An archaeological dig which has just started at Exeter Cathedral could uncover artefacts as far back as the Romans.
The first stone has been lifted in a six-week investigative dig where a new cloister gallery will ultimately be built.
Archaeologists want to find out what is below the paving slabs and grass which covers the area just outside the cathedral's chapter house, which has never been examined before.
The dig is expected to provide crucial information about the layout of the medieval cloister - which was torn down in 1657 - and the state of its foundations which, if still serviceable, will be reused for the new building.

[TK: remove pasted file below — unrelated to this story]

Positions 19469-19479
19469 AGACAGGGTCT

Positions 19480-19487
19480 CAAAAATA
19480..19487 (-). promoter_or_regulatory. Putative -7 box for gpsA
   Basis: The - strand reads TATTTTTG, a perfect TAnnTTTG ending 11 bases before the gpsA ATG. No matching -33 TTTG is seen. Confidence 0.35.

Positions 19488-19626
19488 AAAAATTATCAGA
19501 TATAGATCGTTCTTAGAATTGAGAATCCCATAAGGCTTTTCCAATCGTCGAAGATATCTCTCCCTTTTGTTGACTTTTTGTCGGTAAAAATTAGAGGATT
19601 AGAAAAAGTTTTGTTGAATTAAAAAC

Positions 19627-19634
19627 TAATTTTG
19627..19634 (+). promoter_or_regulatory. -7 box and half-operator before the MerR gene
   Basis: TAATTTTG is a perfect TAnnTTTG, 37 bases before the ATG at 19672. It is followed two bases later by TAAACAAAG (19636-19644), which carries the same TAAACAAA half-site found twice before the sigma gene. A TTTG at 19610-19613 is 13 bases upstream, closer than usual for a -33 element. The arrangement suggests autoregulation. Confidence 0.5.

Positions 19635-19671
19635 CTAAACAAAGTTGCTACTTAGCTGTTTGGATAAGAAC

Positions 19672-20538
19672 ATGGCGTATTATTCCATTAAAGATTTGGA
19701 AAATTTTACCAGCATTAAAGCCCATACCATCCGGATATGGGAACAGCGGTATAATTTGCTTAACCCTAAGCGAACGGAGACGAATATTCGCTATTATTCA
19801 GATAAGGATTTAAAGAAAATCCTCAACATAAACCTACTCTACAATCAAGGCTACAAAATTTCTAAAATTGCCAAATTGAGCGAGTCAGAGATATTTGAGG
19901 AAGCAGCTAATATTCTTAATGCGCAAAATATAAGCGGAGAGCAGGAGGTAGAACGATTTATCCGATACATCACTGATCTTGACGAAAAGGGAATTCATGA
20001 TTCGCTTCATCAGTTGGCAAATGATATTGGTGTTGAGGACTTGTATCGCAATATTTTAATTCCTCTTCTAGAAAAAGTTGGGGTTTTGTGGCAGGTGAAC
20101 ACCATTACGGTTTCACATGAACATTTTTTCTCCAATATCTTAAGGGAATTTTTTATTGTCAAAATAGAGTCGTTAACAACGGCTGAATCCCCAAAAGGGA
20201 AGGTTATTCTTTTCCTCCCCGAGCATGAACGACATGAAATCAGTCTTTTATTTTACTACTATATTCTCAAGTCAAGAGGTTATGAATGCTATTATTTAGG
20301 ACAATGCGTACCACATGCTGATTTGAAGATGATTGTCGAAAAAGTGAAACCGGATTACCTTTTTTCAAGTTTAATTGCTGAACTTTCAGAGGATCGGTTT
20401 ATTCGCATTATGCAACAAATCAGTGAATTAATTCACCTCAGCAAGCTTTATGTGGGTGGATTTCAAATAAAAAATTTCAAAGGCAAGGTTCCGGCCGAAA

John Allan, the cathedral's archaeologist, said it was a golden opportunity to learn more about a part of Exeter with a rich history.
Underneath here, as we go down, we expect we will see evidence of earlier things. We know that somewhere around here there was a Saxon minster with ancillary buildings. Below that, there may be remains of the Roman period, so it is a really interesting site and really interesting archaeology as well as, of course, this magnificent architectural setting.
The dig is funded by The National Lottery Heritage Fund, with the final design and construction subject to the release of a full grant, and match funding from the Cathedral’s own fundraising appeal.
It is also subject to heritage and planning approval.